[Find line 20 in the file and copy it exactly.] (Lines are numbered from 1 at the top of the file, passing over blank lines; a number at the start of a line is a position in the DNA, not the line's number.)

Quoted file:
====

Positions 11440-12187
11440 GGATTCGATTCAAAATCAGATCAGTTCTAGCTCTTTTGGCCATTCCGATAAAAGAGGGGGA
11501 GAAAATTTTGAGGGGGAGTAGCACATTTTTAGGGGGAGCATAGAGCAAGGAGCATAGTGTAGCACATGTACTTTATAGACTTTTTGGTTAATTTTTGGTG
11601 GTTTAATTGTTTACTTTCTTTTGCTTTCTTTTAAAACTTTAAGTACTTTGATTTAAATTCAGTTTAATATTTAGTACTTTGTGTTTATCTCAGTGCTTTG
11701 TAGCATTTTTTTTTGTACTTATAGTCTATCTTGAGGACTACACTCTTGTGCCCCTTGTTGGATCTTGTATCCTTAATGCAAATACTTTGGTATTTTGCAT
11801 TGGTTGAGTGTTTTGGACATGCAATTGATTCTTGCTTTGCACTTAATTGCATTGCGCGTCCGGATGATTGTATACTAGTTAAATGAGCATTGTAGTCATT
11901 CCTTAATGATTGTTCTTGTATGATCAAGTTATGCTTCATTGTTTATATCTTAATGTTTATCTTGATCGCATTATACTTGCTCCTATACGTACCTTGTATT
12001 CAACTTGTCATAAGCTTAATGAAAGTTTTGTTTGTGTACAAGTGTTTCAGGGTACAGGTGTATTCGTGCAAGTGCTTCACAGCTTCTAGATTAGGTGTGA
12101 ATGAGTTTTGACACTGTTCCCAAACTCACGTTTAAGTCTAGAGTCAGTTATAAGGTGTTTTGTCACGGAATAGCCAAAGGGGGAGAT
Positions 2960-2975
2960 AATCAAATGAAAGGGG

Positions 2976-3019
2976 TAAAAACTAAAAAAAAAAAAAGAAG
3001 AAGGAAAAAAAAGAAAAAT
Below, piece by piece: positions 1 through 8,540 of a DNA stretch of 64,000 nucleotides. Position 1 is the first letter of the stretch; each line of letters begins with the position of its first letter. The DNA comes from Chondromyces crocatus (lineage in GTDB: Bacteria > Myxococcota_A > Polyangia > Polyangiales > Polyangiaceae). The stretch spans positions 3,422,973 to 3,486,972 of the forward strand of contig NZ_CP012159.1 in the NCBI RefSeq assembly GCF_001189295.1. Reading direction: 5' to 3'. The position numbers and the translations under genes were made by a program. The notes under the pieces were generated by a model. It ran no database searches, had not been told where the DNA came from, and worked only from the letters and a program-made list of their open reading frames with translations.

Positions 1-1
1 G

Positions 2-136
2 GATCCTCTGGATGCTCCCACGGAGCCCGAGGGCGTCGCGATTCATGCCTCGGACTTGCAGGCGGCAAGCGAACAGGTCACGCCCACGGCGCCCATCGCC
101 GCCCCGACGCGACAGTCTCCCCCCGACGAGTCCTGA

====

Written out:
101 GCCCCGACGCGACAGTCTCCCCCCGACGAGTCCTGA